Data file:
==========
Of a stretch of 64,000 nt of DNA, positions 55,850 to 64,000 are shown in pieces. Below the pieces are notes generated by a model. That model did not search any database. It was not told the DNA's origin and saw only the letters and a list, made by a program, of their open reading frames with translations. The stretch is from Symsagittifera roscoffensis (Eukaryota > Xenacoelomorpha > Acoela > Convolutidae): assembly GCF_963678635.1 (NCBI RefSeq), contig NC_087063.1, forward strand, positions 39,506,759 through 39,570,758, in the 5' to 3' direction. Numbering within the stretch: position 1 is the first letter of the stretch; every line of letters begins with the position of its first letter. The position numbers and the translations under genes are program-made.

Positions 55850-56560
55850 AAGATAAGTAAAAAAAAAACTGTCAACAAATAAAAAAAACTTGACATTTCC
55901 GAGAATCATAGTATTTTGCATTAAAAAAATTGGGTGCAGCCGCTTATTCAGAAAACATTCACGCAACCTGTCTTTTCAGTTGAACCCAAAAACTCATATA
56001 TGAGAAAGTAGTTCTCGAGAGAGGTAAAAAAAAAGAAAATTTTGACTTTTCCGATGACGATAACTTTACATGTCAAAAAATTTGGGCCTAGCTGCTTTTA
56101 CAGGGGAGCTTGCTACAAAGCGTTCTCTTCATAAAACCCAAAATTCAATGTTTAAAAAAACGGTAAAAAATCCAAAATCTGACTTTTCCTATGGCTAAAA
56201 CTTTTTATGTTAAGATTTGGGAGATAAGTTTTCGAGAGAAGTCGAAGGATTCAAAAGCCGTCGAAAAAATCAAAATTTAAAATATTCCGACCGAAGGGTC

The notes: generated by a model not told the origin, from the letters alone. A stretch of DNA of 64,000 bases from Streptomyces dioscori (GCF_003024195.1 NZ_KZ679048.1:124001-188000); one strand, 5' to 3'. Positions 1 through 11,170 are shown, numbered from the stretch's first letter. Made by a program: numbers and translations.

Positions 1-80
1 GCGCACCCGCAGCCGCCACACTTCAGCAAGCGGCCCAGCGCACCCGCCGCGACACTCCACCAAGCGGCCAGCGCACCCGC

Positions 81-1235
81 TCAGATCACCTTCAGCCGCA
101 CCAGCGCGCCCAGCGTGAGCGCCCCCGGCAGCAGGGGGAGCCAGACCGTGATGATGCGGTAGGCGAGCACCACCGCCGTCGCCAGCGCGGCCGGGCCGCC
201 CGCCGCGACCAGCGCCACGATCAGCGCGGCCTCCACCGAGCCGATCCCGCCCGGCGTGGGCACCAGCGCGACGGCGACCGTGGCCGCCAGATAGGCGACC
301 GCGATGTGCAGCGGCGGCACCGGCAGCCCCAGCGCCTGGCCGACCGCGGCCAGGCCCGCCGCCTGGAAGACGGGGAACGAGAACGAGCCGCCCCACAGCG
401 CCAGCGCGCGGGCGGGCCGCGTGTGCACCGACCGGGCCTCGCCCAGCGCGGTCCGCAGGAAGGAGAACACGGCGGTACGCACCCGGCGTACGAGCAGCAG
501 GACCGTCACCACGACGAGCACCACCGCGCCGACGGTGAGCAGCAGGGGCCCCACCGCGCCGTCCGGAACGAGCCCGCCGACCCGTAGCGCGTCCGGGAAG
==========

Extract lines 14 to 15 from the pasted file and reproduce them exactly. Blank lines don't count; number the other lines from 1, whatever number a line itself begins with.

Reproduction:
201 CGCCGCGACCAGCGCCACGATCAGCGCGGCCTCCACCGAGCCGATCCCGCCCGGCGTGGGCACCAGCGCGACGGCGACCGTGGCCGCCAGATAGGCGACC
301 GCGATGTGCAGCGGCGGCACCGGCAGCCCCAGCGCCTGGCCGACCGCGGCCAGGCCCGCCGCCTGGAAGACGGGGAACGAGAACGAGCCGCCCCACAGCG